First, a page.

“Luther, you gotta grab challenges by the f*cking balls and twist them until you succeed. You WANT to play your cousins’ state school because you WANT to kick the sh*t out of ’em. Hell, if I thought like you, I wouldn’t own half of the convenience stores in the surrounding three counties. You sound like Hamilton, that squirrely-assed accountant that calls hisself an AD. Hell, I wished we play the Alabamas and Floridas every goddam weekend!”
Luther had listened to this hyperbole for years. He was convinced it came from when his daddy was taken to jail for protecting the local criminal element back in the late 60’s. He knew it was just self-preservation in action. He also knew the best way to put a stop to it was to talk about what the two of them would do together in the upcoming weeks.
“Can’t wait for the trip to Nashville, Ben, we’re gonna have a helluva time.” Luther and Ben hadn’t missed a Vol home game for more than ten years, and they’d even gone to at least three road games together for each of the last fifteen years.
“Me too, Luther. Ain’t nothing like traveling to see the Big Orange, man. We got good seats, too, on about the 40, no more than a half way up on the lower deck. Gonna be colder than a witch’s tit, though. You know how it gets in Nashville. Gets colder than sh*t. Speakin’ of cold, man, did you read how Vandy sh*t all over themselves trying to hire Gus Malzahn from Auburn? Christallmighty, they don’t even have an athletic department! F*ckin’ private school prickheads; have to be f*ckin’ different and sprinkle it over everybody else like it was some kind of f*ckin’ holy water or somethin’. That Vice-Chancellor David Williams just did nothing but throw up all over hisself over this one, Luther.”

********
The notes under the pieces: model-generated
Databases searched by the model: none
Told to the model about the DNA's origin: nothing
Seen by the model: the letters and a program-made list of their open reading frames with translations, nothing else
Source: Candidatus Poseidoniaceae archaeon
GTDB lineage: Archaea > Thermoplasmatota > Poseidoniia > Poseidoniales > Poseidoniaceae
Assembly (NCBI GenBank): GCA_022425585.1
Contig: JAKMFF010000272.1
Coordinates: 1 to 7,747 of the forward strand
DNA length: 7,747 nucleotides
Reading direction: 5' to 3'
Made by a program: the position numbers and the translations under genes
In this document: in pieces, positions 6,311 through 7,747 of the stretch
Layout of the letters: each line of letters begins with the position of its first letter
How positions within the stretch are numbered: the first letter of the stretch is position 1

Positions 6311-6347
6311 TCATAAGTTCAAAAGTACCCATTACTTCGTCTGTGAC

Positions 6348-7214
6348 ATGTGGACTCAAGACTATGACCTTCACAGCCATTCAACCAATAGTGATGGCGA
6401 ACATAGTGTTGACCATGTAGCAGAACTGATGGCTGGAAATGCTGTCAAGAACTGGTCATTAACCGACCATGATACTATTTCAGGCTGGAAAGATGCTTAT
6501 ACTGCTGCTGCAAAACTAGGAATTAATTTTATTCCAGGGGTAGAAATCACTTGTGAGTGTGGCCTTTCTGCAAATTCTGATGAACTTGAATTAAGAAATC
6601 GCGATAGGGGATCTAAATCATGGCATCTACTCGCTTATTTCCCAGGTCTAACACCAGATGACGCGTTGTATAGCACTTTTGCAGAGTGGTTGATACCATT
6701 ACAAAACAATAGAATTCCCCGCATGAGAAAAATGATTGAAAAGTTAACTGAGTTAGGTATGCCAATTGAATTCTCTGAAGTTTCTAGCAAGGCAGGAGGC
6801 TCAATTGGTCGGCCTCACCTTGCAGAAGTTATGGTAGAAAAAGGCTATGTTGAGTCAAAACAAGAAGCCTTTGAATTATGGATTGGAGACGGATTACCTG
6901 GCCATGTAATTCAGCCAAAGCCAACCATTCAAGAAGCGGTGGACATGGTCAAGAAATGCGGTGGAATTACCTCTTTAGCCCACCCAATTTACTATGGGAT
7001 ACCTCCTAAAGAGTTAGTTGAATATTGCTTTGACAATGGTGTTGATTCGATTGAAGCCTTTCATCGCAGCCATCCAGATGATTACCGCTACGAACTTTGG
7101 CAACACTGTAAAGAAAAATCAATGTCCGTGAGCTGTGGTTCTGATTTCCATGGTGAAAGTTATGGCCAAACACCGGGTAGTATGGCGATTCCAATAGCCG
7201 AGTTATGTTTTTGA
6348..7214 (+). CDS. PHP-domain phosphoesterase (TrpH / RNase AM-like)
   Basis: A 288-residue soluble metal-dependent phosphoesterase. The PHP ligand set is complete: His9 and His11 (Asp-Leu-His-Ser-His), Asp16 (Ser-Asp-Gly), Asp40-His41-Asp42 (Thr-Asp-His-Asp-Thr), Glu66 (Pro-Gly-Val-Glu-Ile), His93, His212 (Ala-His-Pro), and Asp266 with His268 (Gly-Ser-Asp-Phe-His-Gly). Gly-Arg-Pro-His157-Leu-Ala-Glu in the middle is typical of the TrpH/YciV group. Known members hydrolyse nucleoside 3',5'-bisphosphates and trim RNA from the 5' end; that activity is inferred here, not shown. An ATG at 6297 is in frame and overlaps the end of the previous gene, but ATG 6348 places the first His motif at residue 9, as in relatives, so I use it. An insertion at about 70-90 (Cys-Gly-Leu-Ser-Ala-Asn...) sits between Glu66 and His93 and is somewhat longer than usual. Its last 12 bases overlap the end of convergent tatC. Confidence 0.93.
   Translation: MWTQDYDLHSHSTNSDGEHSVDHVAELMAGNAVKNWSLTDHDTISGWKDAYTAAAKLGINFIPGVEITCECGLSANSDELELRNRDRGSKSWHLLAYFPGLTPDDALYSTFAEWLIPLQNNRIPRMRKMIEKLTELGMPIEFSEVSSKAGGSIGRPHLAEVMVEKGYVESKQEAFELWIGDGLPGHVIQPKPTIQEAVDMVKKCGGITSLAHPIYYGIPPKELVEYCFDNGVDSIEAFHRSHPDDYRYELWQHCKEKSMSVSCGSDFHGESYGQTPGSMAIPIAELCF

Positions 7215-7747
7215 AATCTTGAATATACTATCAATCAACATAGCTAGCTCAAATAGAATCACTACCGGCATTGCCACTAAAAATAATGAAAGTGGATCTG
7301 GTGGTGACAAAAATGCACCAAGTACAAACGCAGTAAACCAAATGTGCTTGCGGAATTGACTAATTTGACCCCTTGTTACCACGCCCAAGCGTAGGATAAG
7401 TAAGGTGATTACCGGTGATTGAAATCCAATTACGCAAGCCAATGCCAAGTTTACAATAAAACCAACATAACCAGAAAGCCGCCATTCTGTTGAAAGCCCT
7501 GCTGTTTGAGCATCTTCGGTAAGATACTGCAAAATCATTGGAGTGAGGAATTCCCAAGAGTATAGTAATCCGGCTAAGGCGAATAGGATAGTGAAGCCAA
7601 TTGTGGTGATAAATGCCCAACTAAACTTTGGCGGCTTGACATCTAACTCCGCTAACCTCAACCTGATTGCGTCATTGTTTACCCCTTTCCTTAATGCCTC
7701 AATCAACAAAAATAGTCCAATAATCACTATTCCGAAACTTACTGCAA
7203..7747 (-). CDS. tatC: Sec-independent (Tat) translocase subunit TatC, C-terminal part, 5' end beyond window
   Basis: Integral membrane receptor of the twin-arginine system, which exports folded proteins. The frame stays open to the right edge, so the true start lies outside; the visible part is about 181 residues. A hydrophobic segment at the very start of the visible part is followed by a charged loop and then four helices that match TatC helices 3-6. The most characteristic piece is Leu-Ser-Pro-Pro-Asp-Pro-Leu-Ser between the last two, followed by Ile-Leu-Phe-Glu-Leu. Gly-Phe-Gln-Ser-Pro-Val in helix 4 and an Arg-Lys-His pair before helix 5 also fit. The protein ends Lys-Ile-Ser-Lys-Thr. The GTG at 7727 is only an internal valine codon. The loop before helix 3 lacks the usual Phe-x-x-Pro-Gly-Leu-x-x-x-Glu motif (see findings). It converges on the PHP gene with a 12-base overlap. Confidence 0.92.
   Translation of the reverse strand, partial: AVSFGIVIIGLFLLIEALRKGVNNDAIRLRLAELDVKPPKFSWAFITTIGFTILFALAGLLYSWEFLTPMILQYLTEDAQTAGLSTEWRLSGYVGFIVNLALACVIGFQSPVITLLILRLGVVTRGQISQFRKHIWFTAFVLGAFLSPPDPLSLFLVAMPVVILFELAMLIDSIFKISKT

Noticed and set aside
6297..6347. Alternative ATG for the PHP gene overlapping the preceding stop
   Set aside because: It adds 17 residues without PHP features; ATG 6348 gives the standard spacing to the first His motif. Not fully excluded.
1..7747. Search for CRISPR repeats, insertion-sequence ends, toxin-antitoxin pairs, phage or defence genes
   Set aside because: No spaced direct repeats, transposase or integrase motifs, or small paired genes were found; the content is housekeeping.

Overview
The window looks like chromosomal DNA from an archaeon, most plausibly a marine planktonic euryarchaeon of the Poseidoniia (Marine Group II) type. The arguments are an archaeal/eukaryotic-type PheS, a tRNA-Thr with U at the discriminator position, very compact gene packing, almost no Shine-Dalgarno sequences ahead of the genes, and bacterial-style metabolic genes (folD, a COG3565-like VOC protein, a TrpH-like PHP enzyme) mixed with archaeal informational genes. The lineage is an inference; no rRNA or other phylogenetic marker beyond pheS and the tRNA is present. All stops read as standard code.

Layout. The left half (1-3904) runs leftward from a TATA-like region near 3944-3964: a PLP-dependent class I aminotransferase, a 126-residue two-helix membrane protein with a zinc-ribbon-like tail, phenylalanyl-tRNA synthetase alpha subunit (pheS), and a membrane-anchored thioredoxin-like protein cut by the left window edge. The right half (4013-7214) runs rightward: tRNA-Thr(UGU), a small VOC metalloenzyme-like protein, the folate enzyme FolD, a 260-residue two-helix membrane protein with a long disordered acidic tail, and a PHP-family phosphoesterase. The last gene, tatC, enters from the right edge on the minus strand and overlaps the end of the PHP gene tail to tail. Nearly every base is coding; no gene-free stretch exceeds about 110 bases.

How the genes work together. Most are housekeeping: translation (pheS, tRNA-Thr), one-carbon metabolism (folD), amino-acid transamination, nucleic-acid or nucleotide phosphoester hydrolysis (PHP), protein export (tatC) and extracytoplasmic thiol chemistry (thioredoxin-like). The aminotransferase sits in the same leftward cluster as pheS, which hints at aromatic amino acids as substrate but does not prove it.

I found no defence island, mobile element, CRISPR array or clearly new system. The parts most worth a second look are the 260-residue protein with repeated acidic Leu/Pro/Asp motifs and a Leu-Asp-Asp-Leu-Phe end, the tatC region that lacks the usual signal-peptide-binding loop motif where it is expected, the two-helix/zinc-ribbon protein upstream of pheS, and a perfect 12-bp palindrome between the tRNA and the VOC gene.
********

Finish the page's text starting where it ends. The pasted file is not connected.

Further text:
Ben kept flash cards in his desk drawer, each with the name of each of the ADs, assistant ADs, head coaches, coordinators, position coaches, all for each of the SEC schools so that when in the presence of a booster, or even his long-time friend, Luther, he’d sound as if he was in with the in-crowd. Luther thought to himself that if Ben knew Williams was black, then he wouldn’t have stopped there.
“Yea, I love it when Vandy just does what it does best, Ben. LOSE!”
Luther and Ben had a big cackle. And, when they were done, they got up from their mostly-eaten breakfast-for-lunch and put their hands on each other’s nearest shoulder and walked to the parking lot.
“Come on out to the lake and we’ll do up some brisket and watch some NFL this weekend, big buddy.” Luther’s wife loved going out to the lake and putter around with Ben’s wife while the men watched their football.
“I wouldn’t have it any other way, big fella'”, answered Luther.
After all, they were just like brothers.